Once again, the principle is twisted by literal reading, but more than that, this statement misses entirely the power of a principle. Principles call us to our highest performance. There is no larger scope than applying our principles thoughtfully, intentionally, and powerfully.

(The Do No Harm Program can be found at

Dear Marshall,

Thank you for clarifying the issue of conflict sensitivity and Do No Harm. Conceptual clarity is key if we are going to be able to work "hands-on" in an effective way preventing violence and transforming conflicts.

Much appreciated!


Dear Mashall,


Thanks for your very valuable inputs on this blog, and specifically for the historical perspective of the « do no harm » / « primum non nocere » concept.

Your comments are very valuable as they highlight the gap in knowledge between the true and intended definition of “Do No Harm” and how it is generally applied in the field.  As you noted, the reference materials  explain that the principles of Do No Harm aim for actions to go beyond simply trying to not do harm, but in addition ensuring that the aid programs have  a positive influence on the conflict divider’s and the connectors. I also recon that the 3-step methodology described by the conflict sensitivity consortium is very similar to the methodology elaborated by the Do No Harm project.

The gap lies on how Do No Harm principles have been interpreted and the every day use by the international community – which is why I think this dialogue is so beneficial.  In my 7 years of experience working in the humanitarian /development sector in Eastern DRC, I have witness that the international community commonly understands the “Do No Harm” principles as “simply not doing harm.”  They are not at all consistent in applying the concept of “trying to ensure that projects do good as well”.  I believe that this is probably a consequence of the phrasing of the expression, as you explained so well.  Furthermore, donors also misunderstand the concept and further pass “their” definition of the concept to aid workers and NGOs. Let’s take the example of a recent UNDP call for proposals from the DRC, from which I extracted the paragraph on “do no harm” (the call was originally written in French). Here the UNDP also uses and highlights a limited definition of the principles:

Integration of the “Do No Harm” principles (max 2-3 paragraphs)

Here, it is important to provide details as to how the project is integrating the “do no harm” principles. The application of the “do no harm” principles is to ensure that assistance to communities or beneficiaries do not put them in danger or does not create divisions within the community.”



Once again, thank you for your valuable comments and clarifying that the intent of the  “do no harm” principles were always to go beyond the “avoiding negative impacts of aid”, just as you so well explained it in your comment.  I will edit my blog accordingly to ensure that it is more precise.  I welcome further thoughts on this dialogue from all readers on how they have interpreted or apply the do no harm principles vs. the conflict sensitivity framework.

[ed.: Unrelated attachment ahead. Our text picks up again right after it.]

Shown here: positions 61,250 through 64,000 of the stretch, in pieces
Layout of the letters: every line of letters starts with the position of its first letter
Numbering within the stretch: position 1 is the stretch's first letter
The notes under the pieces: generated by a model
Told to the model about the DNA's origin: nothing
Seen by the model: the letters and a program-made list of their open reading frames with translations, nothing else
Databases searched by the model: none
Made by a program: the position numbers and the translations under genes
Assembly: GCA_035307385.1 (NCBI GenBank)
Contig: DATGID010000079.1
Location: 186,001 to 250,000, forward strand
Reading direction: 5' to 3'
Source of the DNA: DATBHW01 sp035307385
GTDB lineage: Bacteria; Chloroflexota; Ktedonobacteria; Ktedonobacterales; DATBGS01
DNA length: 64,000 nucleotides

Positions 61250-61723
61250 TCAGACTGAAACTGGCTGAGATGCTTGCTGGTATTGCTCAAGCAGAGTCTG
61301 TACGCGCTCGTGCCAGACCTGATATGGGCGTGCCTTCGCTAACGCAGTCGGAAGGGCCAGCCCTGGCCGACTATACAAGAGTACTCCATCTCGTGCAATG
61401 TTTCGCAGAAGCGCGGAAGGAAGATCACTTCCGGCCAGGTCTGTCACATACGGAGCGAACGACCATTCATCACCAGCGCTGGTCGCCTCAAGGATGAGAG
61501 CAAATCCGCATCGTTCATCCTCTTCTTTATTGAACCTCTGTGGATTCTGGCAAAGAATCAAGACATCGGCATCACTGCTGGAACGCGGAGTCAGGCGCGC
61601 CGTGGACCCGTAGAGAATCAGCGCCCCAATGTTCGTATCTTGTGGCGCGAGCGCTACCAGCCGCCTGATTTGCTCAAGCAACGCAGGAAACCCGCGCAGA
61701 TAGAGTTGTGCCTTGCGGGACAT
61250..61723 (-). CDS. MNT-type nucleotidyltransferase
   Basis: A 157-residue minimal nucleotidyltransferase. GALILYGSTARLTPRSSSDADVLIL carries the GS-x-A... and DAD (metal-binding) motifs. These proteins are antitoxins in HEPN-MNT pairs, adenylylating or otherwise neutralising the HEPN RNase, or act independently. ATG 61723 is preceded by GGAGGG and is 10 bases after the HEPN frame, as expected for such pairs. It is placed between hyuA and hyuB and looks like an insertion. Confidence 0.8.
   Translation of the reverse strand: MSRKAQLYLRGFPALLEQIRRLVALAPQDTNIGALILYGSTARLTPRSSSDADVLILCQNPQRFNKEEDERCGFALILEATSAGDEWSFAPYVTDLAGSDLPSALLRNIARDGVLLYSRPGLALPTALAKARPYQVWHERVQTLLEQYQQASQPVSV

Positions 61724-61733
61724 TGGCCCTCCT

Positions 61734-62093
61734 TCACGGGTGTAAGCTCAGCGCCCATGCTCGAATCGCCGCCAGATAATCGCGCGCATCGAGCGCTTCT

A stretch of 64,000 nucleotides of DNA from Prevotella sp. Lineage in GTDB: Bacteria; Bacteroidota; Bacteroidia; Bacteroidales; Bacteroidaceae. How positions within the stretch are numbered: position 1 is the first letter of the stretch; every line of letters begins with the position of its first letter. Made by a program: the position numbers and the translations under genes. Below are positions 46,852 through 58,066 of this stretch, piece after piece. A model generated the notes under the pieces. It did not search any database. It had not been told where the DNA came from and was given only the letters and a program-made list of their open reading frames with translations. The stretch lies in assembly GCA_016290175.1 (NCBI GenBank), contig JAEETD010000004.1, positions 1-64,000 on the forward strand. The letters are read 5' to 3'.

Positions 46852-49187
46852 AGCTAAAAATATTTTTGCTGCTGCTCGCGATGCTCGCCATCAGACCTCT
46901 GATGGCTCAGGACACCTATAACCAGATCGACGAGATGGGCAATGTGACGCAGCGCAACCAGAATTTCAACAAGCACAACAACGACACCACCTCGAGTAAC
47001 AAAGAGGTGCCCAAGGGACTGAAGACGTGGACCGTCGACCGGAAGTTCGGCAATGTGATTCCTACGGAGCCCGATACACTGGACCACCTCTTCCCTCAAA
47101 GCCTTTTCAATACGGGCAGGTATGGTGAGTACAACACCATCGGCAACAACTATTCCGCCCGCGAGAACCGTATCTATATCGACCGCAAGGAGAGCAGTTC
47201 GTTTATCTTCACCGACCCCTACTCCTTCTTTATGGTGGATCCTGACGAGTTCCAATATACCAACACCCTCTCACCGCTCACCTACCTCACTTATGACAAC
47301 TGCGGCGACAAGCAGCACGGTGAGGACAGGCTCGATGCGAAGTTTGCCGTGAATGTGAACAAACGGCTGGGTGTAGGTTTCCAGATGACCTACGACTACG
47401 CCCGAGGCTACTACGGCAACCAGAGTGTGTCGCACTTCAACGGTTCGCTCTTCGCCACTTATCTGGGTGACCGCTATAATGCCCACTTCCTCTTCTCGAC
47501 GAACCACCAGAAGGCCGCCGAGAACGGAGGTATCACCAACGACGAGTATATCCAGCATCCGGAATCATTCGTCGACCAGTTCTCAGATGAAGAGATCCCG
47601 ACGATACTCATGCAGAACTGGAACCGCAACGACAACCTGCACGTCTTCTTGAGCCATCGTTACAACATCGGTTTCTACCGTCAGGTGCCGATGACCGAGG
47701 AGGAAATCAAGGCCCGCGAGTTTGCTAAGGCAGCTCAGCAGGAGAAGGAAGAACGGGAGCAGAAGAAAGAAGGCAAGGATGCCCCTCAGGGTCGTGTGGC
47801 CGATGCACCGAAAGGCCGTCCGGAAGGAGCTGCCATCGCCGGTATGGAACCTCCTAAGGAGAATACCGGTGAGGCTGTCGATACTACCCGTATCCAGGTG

Thank you for this insightful post! In my graduate program, we discuss different peace initiatives that often times come across fairly realistic and reasonable, while at the same time difficult and brittle. As I continue to spend more time examining the different peace processes and the behaviours of NGOs operating in conflict-prone regions, I am recognizing the ways in which humanitarian interventions encompass many dangers and limitations that must be considered. Conflict sensitivity and “Do No Harm” (DNH) are concepts that I have come to appreciate as they encourage us to learn about the context of the conflict while placing responsibility on applying our learning so as to maximize the positive impact on the conflict. Although well intended, these principles are not as simplistic in practice and have proven to be highly complex in past situations where peace processes have had negative implications on the conflict. There are numerous factors to consider when approaching a foreign setting; different social groups carry differing perceptions on conflict and certain programs that may be implemented in one region may not apply to a social group found in another.

What I find myself struggling with when it comes to DNH is the idea of ‘moral obligation’ vs. not doing anything; if peace practitioners intervene and consciously know that their implication can bring about negative impacts or further the conflict, is it the best option to intervene? Is the goal to maximize positive impact or to find a balance between negative and positive outcomes? The question of intervening while knowing there is potential for more harm to be done vs. standing by and not doing anything at all appear as two extremes to me; these are not the only options we have when intervening comes into question. Of course, a deep understanding of the context is necessary in any given conflict but if one were to follow the “do no harm” principle, wouldn’t they do so with full devotion to that principle? If they know that they cannot fulfill that principle and that their programs might cause negative implications, do they have a role to play in that particular conflict? Just some thoughts and considerations that come to mind.